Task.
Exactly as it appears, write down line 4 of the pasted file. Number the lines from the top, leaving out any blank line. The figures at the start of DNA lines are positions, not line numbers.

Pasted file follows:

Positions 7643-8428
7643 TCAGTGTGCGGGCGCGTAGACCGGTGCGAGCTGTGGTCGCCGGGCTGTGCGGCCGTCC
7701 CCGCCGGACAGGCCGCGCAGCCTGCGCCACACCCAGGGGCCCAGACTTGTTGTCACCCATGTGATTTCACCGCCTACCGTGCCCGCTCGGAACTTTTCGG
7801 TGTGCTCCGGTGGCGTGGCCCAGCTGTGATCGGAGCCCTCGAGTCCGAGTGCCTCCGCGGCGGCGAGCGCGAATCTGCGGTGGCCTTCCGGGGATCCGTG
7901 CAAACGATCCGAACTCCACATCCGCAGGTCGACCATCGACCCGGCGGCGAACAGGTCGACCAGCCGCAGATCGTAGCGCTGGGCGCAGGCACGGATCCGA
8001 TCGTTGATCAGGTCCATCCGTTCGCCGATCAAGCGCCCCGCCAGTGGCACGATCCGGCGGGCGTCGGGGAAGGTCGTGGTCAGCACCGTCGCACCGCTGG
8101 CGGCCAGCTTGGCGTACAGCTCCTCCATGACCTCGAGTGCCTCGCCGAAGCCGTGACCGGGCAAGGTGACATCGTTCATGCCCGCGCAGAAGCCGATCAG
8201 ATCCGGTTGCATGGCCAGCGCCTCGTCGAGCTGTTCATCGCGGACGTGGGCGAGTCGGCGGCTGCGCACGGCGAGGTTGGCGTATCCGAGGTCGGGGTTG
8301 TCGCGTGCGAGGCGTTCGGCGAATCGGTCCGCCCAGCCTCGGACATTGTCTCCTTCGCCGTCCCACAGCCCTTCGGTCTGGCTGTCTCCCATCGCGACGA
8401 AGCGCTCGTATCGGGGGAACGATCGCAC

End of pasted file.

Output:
7801 TGTGCTCCGGTGGCGTGGCCCAGCTGTGATCGGAGCCCTCGAGTCCGAGTGCCTCCGCGGCGGCGAGCGCGAATCTGCGGTGGCCTTCCGGGGATCCGTG